June 29, 2005

Windows Freezing on Right-Click

For the last couple of months I’ve been having a Windows problem, where if I right-click, delete, or try to open certain files, the window would freeze up and hang for a while. Not the whole system, just the window where the file was. It seemed like a Windows Shell problem. It was getting pretty frustrating, and Google wasn’t any help, and so I was at the point where I was ready to just format and reinstall. Not something I love to do, since it takes weeks to get the system back to the way it was. But things were just unusable.

So I figured that as long as I was reinstalling anyway, I should take the opportunity to muck around in the registry. After all, I didn’t have to worry about destroying anything, right? So I was poking around, and I kind of had an idea where to go, so I deleted a few keys here and there. Then I tried to open a file, and guess what? No lag time! No freezing! By blindly taking a machete to the Windows registry, I was actually able to fix the problem. So, I figure I should pass along the bits that I chopped out, in case it might help someone else. In any case, it will make Google a little bit smarter.

Open regedit.exe, and go to the key HKEY_CLASSES_ROOT\*\shellex. Underneath the shellex key is another key named ContextMenuHandlers. And underneath that is a list of crap that you’ll probably never use, a list of programs that get to look at every file you right-click on. I had things in the list like PowerArchiver and WinZip, and bunch of others that I’ve forgotten by now. The point is that I deleted all of them. All of them, at least, except for these three:

  • {a2a9545d-a0c2-42b4-9708-a0b2badd77c8}
  • Open With
  • Open With EncryptionMenu

On the first one, I’ve learned that whenever Windows doesn’t want you to touch something it gives it an ugly name like that. So I left it alone. And the other two seem to be related to the Open With submenu, which I definitely didn’t want to go away. Everything else was crap, so I deleted it. And you know what, it solved my problem. Now right-clicking and opening files is as fast as when I first loaded Windows, even though now things like WinZip are gone from the context menu when I right click. Which, actually, is a good thing.

So, if you’re in the same boat and on the verge of formatting, give that a try first. Sure, you can really bollocks up your system by mucking around in the registry too much. But sometimes, if you’re lucky, you can really fix things too.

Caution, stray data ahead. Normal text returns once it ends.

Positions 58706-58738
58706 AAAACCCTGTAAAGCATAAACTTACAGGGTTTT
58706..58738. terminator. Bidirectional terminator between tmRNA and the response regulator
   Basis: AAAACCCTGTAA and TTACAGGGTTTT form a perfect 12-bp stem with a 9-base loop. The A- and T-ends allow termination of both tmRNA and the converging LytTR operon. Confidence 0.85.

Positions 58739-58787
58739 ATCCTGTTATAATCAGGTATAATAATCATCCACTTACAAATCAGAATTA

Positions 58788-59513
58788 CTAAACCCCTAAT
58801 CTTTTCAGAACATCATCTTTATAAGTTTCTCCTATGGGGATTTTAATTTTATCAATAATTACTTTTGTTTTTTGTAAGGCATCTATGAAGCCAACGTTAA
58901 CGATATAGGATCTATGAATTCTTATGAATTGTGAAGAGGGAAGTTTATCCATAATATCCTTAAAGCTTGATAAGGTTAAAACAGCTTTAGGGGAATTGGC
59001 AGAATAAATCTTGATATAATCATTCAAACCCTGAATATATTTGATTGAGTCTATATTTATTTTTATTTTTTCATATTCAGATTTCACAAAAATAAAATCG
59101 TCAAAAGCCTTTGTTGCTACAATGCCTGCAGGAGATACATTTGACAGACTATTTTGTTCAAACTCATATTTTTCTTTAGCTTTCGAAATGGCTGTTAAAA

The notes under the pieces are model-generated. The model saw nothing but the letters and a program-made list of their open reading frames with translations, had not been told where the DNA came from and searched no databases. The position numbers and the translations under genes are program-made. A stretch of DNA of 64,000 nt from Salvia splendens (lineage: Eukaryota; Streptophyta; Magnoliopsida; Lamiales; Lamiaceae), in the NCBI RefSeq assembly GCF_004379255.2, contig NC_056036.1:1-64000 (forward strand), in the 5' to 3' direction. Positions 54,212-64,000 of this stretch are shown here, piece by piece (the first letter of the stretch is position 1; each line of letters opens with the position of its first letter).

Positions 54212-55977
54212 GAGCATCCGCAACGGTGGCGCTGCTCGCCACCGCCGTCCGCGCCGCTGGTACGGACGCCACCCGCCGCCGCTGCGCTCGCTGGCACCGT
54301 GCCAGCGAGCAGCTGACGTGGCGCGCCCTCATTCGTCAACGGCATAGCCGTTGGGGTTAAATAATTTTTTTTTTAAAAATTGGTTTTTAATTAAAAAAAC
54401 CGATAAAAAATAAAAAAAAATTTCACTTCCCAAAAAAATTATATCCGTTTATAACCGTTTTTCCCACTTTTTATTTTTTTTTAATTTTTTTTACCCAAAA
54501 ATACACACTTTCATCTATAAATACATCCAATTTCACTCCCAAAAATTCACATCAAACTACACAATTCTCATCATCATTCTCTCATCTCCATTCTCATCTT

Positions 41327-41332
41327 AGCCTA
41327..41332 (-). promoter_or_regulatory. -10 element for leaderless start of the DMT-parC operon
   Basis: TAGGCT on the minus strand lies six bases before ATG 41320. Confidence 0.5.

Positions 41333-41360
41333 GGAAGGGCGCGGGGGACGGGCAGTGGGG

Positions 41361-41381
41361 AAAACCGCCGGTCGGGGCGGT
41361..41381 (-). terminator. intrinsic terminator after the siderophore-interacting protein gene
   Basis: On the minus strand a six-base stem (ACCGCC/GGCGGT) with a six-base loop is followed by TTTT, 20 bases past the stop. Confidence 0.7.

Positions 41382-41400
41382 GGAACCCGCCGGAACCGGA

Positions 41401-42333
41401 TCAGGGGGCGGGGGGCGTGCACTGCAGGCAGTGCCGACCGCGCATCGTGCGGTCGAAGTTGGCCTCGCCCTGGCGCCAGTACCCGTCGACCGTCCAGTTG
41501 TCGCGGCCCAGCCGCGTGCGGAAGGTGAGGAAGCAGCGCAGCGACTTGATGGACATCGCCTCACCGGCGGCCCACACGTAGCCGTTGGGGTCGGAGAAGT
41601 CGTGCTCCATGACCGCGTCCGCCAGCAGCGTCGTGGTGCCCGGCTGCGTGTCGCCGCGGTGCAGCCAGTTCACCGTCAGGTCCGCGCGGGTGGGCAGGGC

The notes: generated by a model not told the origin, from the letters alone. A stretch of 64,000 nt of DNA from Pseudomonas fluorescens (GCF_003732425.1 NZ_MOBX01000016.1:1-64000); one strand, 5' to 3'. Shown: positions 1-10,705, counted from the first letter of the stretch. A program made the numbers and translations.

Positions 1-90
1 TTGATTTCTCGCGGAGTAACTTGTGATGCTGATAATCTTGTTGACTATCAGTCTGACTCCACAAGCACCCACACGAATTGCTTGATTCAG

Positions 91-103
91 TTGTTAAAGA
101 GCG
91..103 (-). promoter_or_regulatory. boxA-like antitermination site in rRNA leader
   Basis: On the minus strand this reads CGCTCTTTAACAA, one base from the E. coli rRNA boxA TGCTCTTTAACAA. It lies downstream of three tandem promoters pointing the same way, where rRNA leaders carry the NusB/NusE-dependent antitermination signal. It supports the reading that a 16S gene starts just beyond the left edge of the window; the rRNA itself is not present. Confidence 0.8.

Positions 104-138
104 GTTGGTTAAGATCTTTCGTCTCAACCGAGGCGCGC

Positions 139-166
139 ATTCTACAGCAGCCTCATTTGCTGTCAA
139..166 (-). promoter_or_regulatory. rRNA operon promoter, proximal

Filed under The Computer Vet Weblog

Comments (4)

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  1. Kamiza Ikioi says:

    I have the exact same problem. Except that mine problem has just happened the last 2 days. I too have deleted everything, including:


    This was an entry for PGP 8.1, which causes some people problems: http://www.all-usenet-archive.com/File.asp?service=36537

    I recently used Hijack This, and removed a lot of unnecessary service loads. One of those was PGP 8.1. I think this may have in turn broken my context menu.

    I’m going to reboot my system, because the effects are not yet visible (even when stopping and restarting explorer.exe). But, maybe this information will shed some light on others with similar problems.

    My current Context Menu Entries:

    Start Menu Pin

    HKEY_CLASSES_ROOT\*\shellex\ContextMenuHandlers\Open With

    HKEY_CLASSES_ROOT\*\shellex\ContextMenuHandlers\Open With EncryptionMenu

    HKEY_CLASSES_ROOT\*\shellex\ContextMenuHandlers\Offline Files

    Posted July 17, 2005 @ 5:12 am
  2. krogg says:

    Thx dude for the tip!!!
    Had the same problem and fixed it.
    I had to delete a DrDivX thingy in ContextMenuHandlers,
    and it stop hanging.

    Posted July 28, 2005 @ 12:44 pm
  3. Matt says:

    I just did what u mentioned to do, and like the user before me… I deleted the DRDIVX program and it is no longer hanging…

    so if u use DRDIVX try removing it first and see how things work…

    Posted December 2, 2006 @ 4:45 am
  4. Rustie says:

    I love this site so so so much 🙂 Cool site!!

    Posted November 16, 2007 @ 8:40 pm

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